developed further tenses periphrastically, that is, using auxiliary verbs, but the constituent verbs of even the most elaborate periphrastic constructions are still only either in present or preterite (cf I would have done with would in the preterite and have in the present).

Germanic verbs fall into two broad types, strong and weak. Elements of both are present in the preterite-present verbs. Despite various irregularities, most verbs fall into one of these categories. Only two verbs are completely irregular, being composed of parts of more than one Indo-European verb.

Strong verbs


Strong (or vocalic) verbs display vowel gradation or ablaut
Indo-European ablaut
In linguistics, ablaut is a system of apophony in Proto-Indo-European and its far-reaching consequences in all of the modern Indo-European languages...

, and may also be reduplicating
Reduplication
Reduplication in linguistics is a morphological process in which the root or stem of a word is repeated exactly or with a slight change....

. These are the direct descendants of the verb in Proto-Indo-European
Proto-Indo-European language
The Proto-Indo-European language is the reconstructed common ancestor of the Indo-European languages, spoken by the Proto-Indo-Europeans...

, and are paralleled in other Indo-European languages
Indo-European languages
The Indo-European languages are a family of several hundred related languages and dialects, including most major current languages of Europe, the Iranian plateau, and South Asia and also historically predominant in Anatolia...

 such as Greek: leipo leloipa elipon. All Indo-European verbs that passed into Germanic as functioning verbs were strong, apart from the small group of irregular verbs discussed below.

Examples in Old English:
  • fallan feoll feollon (ge)fallen
  • hātan hēt hēton (ge)hāten


Or Old High German:
  • fallan fiall fiallun (gi)fallan
  • heizan hiaz hiazun (gi)heizan


In Proto-Germanic consonant alternations known as grammatischer Wechsel
Grammatischer Wechsel
In historical linguistics, the German term Grammatischer Wechsel refers to the effects of Verner's law when viewed synchronically within the paradigm of a Germanic verb.-Overview:...

 developed, as a result of Verner's law
Verner's law
Verner's law, stated by Karl Verner in 1875, describes a historical sound change in the Proto-Germanic language whereby voiceless fricatives *f, *þ, *s, *h, *hʷ, when immediately following an unstressed syllable in the same word, underwent voicing and became respectively the fricatives *b, *d, *z,...

. An example in modern Dutch:
  • verliezen verloor verloren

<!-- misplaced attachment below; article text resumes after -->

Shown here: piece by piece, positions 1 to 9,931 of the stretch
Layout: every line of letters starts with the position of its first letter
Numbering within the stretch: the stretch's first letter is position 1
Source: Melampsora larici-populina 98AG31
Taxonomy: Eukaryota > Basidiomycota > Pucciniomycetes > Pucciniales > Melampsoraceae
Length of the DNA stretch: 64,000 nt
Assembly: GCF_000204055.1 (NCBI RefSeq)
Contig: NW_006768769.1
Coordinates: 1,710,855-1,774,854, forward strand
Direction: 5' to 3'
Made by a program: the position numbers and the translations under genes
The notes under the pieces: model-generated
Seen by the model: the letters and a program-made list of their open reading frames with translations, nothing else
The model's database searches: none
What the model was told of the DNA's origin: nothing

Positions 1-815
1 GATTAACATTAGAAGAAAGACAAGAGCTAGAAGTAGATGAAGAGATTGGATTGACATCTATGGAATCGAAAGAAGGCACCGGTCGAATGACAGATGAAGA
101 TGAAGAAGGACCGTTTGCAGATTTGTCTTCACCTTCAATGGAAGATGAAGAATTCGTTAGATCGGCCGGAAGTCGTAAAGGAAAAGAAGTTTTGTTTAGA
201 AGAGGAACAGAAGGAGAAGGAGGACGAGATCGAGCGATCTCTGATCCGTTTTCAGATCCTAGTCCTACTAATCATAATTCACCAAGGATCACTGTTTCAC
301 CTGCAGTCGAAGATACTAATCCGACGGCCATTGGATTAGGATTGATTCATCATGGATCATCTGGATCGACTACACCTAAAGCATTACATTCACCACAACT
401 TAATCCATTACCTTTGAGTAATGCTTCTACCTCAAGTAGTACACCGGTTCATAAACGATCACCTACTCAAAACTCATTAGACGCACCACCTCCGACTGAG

The preterite of strong verbs are the reflex of the Indo-European perfect. Because the perfect in late Indo-European was no longer simply stative
Stative verb
A stative verb is one that asserts that one of its arguments has a particular property . Statives differ from other aspectual classes of verbs in that they are static; that is, they have undefined duration...

, but began to be used especially of stative actions whose source was a completed action in the past (e.g. Greek), this anterior aspect of it was emphasized in a couple of Indo-European daughter languages (e.g. Latin), and so it was with Germanic that the perfect came to be used as a simple past tense. The semantic justification for this change is that actions of stative verbs generally have an implied prior inception. An example of this is the typical and widespread PIE stative *woida 'I know': one who "knows" something at some point in the past "came to know" it, much as the natural inference from noting someone in a sitting state is that a prior action of becoming seated occurred. The classical
Ancient Greek
Ancient Greek is the stage of the Greek language in the periods spanning the times c. 9th–6th centuries BC, , c. 5th–4th centuries BC , and the c. 3rd century BC – 6th century AD of ancient Greece and the ancient world; being predated in the 2nd millennium BC by Mycenaean Greek...

/Koine Greek
Koine Greek
Koine Greek is the universal dialect of the Greek language spoken throughout post-Classical antiquity , developing from the Attic dialect, with admixture of elements especially from Ionic....

 perfect is essentially an early step in the development of the stative aspect to a past tense, being a hybrid of the two that emphasizes the ongoing (present/stative) effects of a past action (e.g. leloipa "I have left"). Apparently it was this latter anterior respect that is responsible for the Indo-European perfect showing up as a past tense in Germanic, Italic, and Celtic.

The Indo-European perfect took o-grade in the singular and zero grade in the dual and plural. The Germanic strong preterite shows the expected Germanic development of short o to short a in the singular and zero grade in the plural; these make up the second and third principal parts of the strong verb. The Indo-European perfect originally carried its own set of personal endings, the remnants of which are seen in the Germanic strong preterite. The reduplication characteristic of the Indo-European perfect remains in a number of verbs (seen most clearly in Gothic), a distinction by which they are grouped together as the seventh class of Germanic strong verbs.